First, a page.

Arlene Phillips on her enduring love of Starlight Express

Skaters from Starlight Express at the Theatre Royal. Ruthie Stephens, Amanda Coutts, Kelsey Cobban a

Skaters from Starlight Express at the Theatre Royal. Ruthie Stephens, Amanda Coutts, Kelsey Cobban and Camilla Hardy. Photo: Bill Smith - Credit: Archant © 2013

As Starlight Express continues to roll on at Norwich Theatre Royal, ABIGAIL SALTMARSH catches up with choreographer Arlene Phillips about her love for the skating spectacular.

Multi-award-winning choreographer Arlene Phillips may have been involved in some of the most exciting dance projects in the world over the course of her long career but as an increasing number of other take up the pastime or express pleasure in watching it, she admits she has never been happier.

Since the age of three, Arlene herself has been passionate about the activity but she says with the massive success of reality television shows, such as Strictly Come Dancing, on which she was a judge for four years, more people than ever before are now dancing to the same tune.

'There has been a resurgence, which started about five years or so ago,' she says. 'People became much more interested in it and began to realise that it was not just for professional dancers and children.

'They started watching it more and taking it up more themselves – and now it is a massive, massive industry.'

She continues: 'I love seeing it so popular. The more people who dance, the more people there will be who find health through dance and who discover just how much it can lift the spirit – and that just makes it more exciting than ever for me.

'I love it when people are dancing. I love seeing a class full of people enjoying themselves.'

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But Arlene herself must surely take much of the credit for popularising dance. She first came to prominence in the industry by creating the often controversial but hugely admired dance group Hot Gossip.

Since then she has become a world-renowned director and choreographer with her work seen widely on stage, feature film, concert arenas, television, music videos and commercials.

Her film work has included the likes of Annie (1982), Monty Python's The Meaning of Life (1983) and White Hunter, Black Heart (1990) while her music videos have seen her collaborate with such popular artists such as Duran Duran, Aretha Franklin, Elton John, Freddie Mercury, George Michael and Tina Turner.

On stage, her choreography has been seen in a number of much-loved musicals including Flashdance, Sleeping Beauty, The Sound of Music, Grease, We Will Rock You, Time and Matador and she has also directed Saturday Night Fever, Joseph, Jesus Christ Superstar and Starlight Express, which is currently being staged at the Theatre Royal in Norwich, and runs until Saturday, April 20.

'Starlight Express first opened in London in 1984 and was the most amazing, futuristic show. We turned the Apollo into a theatre completely in the round, with racing tracks that went right through the audience,' she recalls.

'It was one of those shows that people just could not imagine at the time and so it was really exhilarating.'

The show, written by Andrew Lloyd-Webber for his own children, and one of the longest-running West End productions ever, follows a child's dream in which his toy train set comes to life. The actors famously perform wearing roller skates, taking on the roles of characters that race to become the fastest engine in the world, and engaging in daredevil stunts.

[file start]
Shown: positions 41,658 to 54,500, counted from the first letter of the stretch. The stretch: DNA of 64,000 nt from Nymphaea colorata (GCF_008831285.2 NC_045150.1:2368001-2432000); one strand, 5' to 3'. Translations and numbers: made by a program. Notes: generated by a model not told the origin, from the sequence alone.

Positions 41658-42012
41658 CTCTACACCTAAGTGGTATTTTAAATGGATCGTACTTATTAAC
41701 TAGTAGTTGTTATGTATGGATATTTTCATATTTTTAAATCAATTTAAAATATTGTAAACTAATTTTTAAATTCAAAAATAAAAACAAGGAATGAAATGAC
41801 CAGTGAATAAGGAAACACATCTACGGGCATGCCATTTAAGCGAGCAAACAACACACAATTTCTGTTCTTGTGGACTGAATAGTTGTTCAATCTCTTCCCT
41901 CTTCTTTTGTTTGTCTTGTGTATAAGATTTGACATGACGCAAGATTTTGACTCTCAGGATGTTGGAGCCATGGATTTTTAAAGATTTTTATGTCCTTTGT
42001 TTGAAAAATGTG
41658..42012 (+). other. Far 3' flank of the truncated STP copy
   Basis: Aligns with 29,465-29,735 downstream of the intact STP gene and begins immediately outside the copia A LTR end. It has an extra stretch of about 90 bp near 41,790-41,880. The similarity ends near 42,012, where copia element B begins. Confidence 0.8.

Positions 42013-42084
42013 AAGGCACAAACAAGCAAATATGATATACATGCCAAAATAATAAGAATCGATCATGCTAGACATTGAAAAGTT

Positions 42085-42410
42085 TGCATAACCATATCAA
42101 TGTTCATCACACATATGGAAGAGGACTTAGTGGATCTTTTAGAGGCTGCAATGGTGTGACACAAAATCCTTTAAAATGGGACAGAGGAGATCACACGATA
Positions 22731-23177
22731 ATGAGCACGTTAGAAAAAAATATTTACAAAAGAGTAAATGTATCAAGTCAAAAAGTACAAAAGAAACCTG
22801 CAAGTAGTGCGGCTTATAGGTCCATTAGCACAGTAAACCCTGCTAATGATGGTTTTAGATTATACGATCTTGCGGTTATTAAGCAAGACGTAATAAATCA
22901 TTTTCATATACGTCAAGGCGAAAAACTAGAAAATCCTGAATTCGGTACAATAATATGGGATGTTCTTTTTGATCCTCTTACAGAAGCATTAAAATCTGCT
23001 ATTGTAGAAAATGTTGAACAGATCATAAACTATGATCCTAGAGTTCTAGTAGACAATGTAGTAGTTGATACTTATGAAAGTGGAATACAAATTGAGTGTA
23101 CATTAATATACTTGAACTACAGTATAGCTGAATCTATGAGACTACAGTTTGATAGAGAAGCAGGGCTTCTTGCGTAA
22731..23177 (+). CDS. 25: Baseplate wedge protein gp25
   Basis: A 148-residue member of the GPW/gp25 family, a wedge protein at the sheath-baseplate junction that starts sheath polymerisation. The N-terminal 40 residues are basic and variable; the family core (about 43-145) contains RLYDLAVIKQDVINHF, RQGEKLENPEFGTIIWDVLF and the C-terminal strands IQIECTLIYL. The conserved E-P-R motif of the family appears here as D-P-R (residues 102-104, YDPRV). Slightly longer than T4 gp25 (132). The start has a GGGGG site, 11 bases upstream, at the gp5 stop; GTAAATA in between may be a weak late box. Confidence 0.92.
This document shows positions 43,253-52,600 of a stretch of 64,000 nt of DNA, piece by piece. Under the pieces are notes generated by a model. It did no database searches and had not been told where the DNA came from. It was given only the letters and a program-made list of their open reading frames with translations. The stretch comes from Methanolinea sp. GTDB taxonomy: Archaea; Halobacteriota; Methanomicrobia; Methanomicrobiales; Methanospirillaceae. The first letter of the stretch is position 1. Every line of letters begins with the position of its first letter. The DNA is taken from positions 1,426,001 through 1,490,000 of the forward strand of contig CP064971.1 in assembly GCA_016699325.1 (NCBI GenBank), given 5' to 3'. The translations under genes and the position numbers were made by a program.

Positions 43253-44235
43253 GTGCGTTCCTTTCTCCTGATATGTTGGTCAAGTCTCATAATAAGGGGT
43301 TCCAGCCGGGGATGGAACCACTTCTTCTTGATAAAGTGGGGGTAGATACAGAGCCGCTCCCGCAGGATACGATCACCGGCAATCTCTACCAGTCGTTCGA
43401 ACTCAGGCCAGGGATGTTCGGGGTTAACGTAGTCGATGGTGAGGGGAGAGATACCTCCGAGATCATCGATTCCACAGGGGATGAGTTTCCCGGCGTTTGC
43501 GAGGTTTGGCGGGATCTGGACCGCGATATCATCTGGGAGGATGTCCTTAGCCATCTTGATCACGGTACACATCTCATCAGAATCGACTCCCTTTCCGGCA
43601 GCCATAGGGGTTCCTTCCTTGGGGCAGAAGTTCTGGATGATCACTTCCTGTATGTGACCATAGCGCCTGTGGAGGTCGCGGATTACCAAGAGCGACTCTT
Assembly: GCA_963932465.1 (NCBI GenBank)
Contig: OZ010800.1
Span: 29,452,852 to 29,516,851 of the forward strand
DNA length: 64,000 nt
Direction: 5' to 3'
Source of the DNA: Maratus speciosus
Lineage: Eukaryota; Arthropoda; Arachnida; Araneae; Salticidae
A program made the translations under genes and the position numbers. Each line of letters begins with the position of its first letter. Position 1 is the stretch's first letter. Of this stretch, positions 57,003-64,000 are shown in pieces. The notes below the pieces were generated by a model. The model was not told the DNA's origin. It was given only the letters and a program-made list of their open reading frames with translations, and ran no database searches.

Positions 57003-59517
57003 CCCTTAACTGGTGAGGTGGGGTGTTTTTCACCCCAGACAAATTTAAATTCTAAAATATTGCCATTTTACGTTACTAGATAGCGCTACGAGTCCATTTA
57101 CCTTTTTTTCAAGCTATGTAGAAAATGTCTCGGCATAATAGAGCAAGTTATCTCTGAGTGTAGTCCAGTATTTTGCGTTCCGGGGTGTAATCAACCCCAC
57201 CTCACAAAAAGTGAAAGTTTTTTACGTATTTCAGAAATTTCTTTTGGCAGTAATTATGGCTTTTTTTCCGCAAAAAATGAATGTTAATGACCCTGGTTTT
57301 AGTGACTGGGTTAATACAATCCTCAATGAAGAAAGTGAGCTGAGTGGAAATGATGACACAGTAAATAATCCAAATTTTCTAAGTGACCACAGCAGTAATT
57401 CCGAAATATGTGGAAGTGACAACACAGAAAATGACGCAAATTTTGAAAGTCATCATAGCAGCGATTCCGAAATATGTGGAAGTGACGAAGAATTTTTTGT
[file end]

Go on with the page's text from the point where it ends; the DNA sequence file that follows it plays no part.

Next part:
'I decided that whatever I could do on my feet, I was going to try to translate into skating,' explains Arlene. 'It was a very different approach to a musical or dance show.'

This is the third time Starlight Express has been updated, she continues, with changes to the staging and music, as well as the choreography.

'I think it is important to rework something like this every so often to ensure it appeals to a new audience,' she adds. 'It is really a multimedia show now too, which makes it even more exciting.'

With her stage shows running across the world, Arlene is constantly on the move. She is also widely recognized as a television personality, appearing on chat shows from Loose Women to The One Show, as well as an array of talent programmes.

She was instrumental in the meteoric rise of reality television dance shows with her prominent role as a judge on Strictly Come Dancing, alongside Len Goodman, Craig Revel Horwood and Bruno Tonioli, achieving further notoriety when she was replaced by Alesha Dixon, sparking a public outcry and accusations of ageism at the BBC.

Between her numerous other projects, Arlene is currently finding time to work on her own ambitious show, which aims to be the first to embrace every style of dance.

'I am still completely and utterly obsessed with dance, which is why I am so pleased to see so many others enjoying it too,' she admits. 'I also love the fact that people are realising you don't have to be a professional to have fun with it.'

She adds: 'I often hear people say they can't dance and I just tell them to listen to the music they love and to start to move.

'They then realise that often it just suddenly comes together – and when it does, it can be incredible, exhilarating and beautiful.'

t Starlight Express, Norwich Theatre Royal, until April 20, 7.30pm (2.30pm April 13, 17 and 20), £39-£6.50, 01603 630000,